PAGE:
“It’s bad all around, but guys can take it more because they have more musculature,” says Minervini.

Sania Khiljee, a Houston-based entrepreneur and blogger, knows this all too well. The 27-year-old founder of Bumble Brain Box, a subscription box service focused on child development, saw her body simply give out as her business began to take off two years ago.

“I was literally looking down at my phone and laptop for hours every single day. Two of my discs got herniated and it pushed into nerves and then the muscles in my shoulders got really hard,” says Khiljee.

Khiljee’s doctors were explicit: Her tech overuse was fueling the frightening breakdown.

“It’s hard to explain, but my neck couldn’t support the weight of my head. I had no mobility.” She desperately sought solutions, including forsaking a comfortable bed. “My bed was too soft, so I slept on the floor for months.”

Sania Khiljee had to put her career on hold to focus on her health.

As the pressure and pain mounted, she made an agonizing decision to sell her fledgling business and focus on regaining her health — including weekly appointments with a physical therapist and an acupuncturist. She is still blogging and works in social-media marketing, but she’s made good posture her priority.

“I’m not fully over it yet, but I’m finally recovering,” says Khiljee, who realized she wasn’t alone when she posted about her health woes on Facebook.

“I had about 100 comments of people saying they had the same issues,” she says. “It was all people my age.”

But iPhone-obsessed millennials poring over Instagram and Snapchat all day don’t want to admit that their precious electronic lifelines might be detrimental to their health.

Minervini says his office is a revolving door of denial. Patients come in for neck pain and balk at the suggestion that it’s a technology issue.

“They’ll say, ‘I don’t know where this pain is coming from,’ and it’s a completely ridiculous statement. You [see] them hunched over their phones in the waiting room.”

Charles Youn undergoes a session on a traction unit, to help decompress his cervical spine. Chiropractor Christian Kang says he often uses it on patients with tech neck for 10 to 20 minutes two or three times a week. Brian Zak Brian Zak

He’s become the office posture police.

“I have patients coming in with their kids and every kid is out in the waiting room with some sort of device in a crappy posture. I go out and yell at them all the time — and they aren’t even my patients. It’s not a natural position and you’ll destroy your spine, eventually.”

Undoing the damage is a process that includes breaking bad habits, taking standing breaks and doing exercises such as yoga, foam rolling and stretches that promote good carriage and strengthen core and upper body muscles. Experts also advise patients to hold mobile devices with their elbows at 180 degrees so the screen is in front of their faces.

Minervini says early intervention is key to combating a lifetime of debilitating health issues.

‘“You have to be cognizant of your crappy habits and work against them.”

Youn, for one, regrets all the time he spent slumped over his phone. He began seeing Kang for spinal adjustments and exercises to combat his rolled shoulders. After 36 sessions, his posture has improved, he feels taller and there’s been a reduction in pain.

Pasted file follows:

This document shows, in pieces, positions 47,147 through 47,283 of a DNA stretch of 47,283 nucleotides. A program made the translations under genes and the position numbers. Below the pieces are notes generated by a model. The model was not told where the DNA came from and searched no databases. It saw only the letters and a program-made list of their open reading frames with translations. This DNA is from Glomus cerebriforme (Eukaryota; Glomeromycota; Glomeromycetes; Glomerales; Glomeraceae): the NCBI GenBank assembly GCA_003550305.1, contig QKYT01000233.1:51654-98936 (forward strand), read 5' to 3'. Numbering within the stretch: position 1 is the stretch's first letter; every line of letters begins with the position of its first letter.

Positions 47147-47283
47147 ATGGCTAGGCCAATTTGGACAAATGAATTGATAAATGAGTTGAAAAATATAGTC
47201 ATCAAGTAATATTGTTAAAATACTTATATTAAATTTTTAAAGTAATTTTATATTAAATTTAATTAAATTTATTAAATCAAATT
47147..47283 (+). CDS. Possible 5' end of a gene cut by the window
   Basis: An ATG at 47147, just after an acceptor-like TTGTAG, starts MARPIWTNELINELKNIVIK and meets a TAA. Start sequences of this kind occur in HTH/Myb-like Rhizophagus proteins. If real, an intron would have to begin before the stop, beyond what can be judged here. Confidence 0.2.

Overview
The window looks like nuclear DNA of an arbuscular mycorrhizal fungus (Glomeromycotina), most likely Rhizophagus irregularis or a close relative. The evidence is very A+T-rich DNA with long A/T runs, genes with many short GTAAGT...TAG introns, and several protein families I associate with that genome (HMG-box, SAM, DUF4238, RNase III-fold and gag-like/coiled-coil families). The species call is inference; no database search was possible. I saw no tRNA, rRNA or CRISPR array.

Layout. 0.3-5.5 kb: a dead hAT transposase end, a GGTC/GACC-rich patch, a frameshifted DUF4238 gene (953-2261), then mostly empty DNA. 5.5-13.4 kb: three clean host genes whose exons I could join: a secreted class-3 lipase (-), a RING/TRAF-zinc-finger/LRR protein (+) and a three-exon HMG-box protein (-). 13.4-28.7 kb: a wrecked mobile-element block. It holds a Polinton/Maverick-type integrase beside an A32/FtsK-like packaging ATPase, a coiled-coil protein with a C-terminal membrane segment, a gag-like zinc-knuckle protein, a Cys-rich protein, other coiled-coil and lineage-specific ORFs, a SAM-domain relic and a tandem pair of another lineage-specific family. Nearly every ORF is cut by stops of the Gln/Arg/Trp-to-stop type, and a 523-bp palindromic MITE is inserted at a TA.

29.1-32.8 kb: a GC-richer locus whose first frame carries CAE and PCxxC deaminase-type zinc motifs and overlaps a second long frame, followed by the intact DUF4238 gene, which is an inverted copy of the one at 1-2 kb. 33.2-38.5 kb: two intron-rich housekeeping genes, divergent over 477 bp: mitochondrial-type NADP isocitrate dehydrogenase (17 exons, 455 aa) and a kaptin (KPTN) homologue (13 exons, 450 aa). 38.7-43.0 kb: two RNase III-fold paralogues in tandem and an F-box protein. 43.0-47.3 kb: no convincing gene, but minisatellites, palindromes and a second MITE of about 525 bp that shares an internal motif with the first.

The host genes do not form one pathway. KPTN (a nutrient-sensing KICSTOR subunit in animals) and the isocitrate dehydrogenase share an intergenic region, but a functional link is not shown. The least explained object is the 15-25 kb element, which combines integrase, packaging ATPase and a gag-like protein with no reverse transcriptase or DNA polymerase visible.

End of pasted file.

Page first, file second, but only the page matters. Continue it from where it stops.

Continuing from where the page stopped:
Plus he’s now sleeping soundly.

“I wish I had more education on this as a teen. Knowing all this would prevent a lot of stress for people in their 20s,” says Youn. “I’ve become a posture ambassador now.”


Tech is turning millennials into a generation of hunchbacks

For years, Charles Youn, 29, suffered from upper-back pain and neck soreness that made him hunch his shoulders and caused him to wake up numerous times throughout every night. He was in pain and constantly fatigued, drinking too much coffee to combat the sluggishness.

“I learned to live with it,” says Youn, who works in development for leadership nonprofit Outward Bound and lives on the Upper East Side. “My upper back and neck would be so tight. My neck was always bent forward, and I just thought that’s how it was going to be.”

‘We’re seeing it in younger and younger children because they’re getting their phones at a younger age.’

- Dr. Brian Wallace, chiropractor

This past fall, Youn consulted with chiropractor Dr. Christian Kang, who has a practice in the Flatiron District and explained that Youn was holding his problem in the palms of his hands: His laptop and iPhone were causing his pain.

Youn suffers from “tech neck,” or forward head syndrome, a painful, increasingly common condition caused by slumping over devices for hours a day that leads the neck to lose its natural curve — and triggers a physiological imbalance in the upper body. Previously seen in middle-age or older desk jockeys and dentists who hunch over patients, it’s now materializing in younger generations who grew up with smartphones, tablets and other personal devices.

“Now, 20-year-olds have the spine health of a 30- or 40-year-old. It’s an epidemic,” says Kang.

Dr. Brian Wallace, a chiropractor based in Bernardsville, NJ, says he’s witnessing the same thing at his practice. “We’re seeing it in younger and younger children because they’re getting their phones at a younger age,” he says. “It’s one of the most common things we see.” According to a 2016 study by the research firm Influence Central, the average age at which an American child gets their first smartphone is 10.3 years.

In this X-ray of a patient with forward head syndrome, which can stem from leaning over cellphones and laptops, the red line shows a deviated neck and spine. The green line represents the ideal natural spinal curve, says chiropractor Christian Kang. Courtesy of Kang Corrective Chiropractic